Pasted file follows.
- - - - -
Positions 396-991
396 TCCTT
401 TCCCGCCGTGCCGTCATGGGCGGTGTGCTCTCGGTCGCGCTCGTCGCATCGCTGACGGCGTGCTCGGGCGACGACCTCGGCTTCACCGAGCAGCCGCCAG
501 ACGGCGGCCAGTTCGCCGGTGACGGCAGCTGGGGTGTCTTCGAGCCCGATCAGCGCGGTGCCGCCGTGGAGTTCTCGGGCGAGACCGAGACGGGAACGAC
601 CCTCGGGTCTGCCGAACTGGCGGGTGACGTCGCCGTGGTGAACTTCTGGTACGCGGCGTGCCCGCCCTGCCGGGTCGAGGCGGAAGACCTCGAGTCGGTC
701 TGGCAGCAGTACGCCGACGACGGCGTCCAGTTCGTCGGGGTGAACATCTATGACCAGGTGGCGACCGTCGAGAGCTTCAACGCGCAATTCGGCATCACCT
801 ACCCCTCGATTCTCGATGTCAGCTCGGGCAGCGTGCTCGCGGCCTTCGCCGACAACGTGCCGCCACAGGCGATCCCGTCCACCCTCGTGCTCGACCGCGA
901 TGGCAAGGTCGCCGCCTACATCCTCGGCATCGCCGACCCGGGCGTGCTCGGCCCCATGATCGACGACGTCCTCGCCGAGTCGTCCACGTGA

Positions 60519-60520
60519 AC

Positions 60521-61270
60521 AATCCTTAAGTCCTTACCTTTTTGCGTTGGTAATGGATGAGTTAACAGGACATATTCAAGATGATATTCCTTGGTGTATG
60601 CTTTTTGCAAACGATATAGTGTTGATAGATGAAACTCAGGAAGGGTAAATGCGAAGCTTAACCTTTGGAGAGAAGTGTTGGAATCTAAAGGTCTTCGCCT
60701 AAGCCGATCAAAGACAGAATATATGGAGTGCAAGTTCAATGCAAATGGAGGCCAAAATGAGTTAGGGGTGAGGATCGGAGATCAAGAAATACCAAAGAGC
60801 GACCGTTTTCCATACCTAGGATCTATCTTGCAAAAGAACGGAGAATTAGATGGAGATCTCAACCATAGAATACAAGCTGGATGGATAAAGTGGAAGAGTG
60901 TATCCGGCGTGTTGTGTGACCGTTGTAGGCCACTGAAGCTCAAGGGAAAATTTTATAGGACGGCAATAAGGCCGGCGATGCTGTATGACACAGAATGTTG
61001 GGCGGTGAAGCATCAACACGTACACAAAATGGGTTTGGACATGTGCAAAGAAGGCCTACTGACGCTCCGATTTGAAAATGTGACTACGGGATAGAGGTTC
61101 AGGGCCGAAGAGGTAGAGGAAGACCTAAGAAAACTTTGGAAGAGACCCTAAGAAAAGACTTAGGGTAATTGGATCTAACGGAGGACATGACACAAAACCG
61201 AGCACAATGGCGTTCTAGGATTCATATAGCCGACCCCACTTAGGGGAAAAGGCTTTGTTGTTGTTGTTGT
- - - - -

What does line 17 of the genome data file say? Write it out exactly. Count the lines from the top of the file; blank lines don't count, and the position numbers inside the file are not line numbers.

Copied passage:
61001 GGCGGTGAAGCATCAACACGTACACAAAATGGGTTTGGACATGTGCAAAGAAGGCCTACTGACGCTCCGATTTGAAAATGTGACTACGGGATAGAGGTTC